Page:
Corporate consolidation has made the Republican Party’s turn to authoritarianism much easier. Liberals focusing on how Musk’s acquisition of Twitter might affect their experience on the platform should look at the bigger picture. Corporate America has filled the void in civil society left by the weakness of organized labor, leaving a tiny number of extremely wealthy people with outside influence. All the right-wing “populist” rhetoric in America is geared not toward weakening this influence but toward harnessing it.

Democratic mask and vaccine mandates, however well intentioned you might believe them to be, are authoritarian. You are projecting your own flaws onto those who you oppose.

Many media outlets have curiously described Musk as a “free-speech defender,” a term Musk enthusiasts have interpreted as a euphemism for someone with a high tolerance for bigotry against historically marginalized communities.

What? No they haven’t.

But Musk has been perfectly willing to countenance the punishment of those engaging in speech he opposes. Tesla, for example, was disciplined by the National Labor Relations Board for firing a worker who was attempting to organize a union. Similarly, Amazon’s Jeff Bezos owns The Washington Post, but his commitment to free speech falters when it comes to unionizing the warehouse workers who are essential to his business.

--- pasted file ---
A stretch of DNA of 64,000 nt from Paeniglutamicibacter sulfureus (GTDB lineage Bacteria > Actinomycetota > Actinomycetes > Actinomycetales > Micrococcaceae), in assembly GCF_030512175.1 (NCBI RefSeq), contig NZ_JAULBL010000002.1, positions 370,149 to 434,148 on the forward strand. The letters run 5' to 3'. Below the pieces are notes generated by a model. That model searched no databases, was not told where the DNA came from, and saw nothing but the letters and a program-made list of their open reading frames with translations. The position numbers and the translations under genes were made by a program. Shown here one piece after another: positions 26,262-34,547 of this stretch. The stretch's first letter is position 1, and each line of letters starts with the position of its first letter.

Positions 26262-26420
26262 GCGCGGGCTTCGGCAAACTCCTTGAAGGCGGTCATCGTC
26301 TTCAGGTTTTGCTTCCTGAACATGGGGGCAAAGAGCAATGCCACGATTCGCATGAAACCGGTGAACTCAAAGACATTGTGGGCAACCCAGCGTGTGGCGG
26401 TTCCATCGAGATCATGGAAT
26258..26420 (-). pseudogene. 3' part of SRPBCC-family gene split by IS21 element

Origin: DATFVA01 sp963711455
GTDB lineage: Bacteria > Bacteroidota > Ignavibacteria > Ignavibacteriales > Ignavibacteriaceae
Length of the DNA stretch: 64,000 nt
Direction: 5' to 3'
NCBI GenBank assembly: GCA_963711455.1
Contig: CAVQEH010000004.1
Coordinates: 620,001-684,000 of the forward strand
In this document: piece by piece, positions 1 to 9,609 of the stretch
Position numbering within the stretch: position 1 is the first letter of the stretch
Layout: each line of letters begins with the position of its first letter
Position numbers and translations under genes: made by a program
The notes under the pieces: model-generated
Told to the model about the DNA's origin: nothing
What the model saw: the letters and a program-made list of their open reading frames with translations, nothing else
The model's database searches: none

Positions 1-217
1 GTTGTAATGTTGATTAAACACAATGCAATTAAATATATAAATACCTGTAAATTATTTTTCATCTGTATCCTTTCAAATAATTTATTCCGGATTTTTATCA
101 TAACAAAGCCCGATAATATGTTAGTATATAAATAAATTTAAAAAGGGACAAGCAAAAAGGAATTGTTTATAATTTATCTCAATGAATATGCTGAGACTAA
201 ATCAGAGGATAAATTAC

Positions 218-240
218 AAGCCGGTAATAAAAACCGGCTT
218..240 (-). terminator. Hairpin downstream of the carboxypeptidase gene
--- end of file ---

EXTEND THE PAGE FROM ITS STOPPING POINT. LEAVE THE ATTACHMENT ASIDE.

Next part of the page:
Musk is not Tesla. Tesla is a for profit business whose board is legally bound to act in the best interests of its shareholders. Similarly, Bezos is not Amazon. Given that the Washington Post is a newspaper, which is responsible for the content it produces, whereas Twitter is a carrier, and is protected from legal liability for statements made by its users, these are hardly comparable.

Business moguls tend to be big on “freedom of speech” in this more colloquial sense, when it comes to the kind of speech that doesn’t hurt their bottom line. When it comes to organizing their workforces, however, a form of speech that could act as a check against their power and influence, that tolerance for free speech melts away. Workers fearful of how their wealthy bosses intend to use that power should take that reality into consideration.

Some people actually have principles. Believing in free speech in the public commons while wanting to control speech in their private endeavours is not a contradiction. We will see if your cynicism is warranted in the case of Musk in due time.

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Review of “The King’s Man”

* D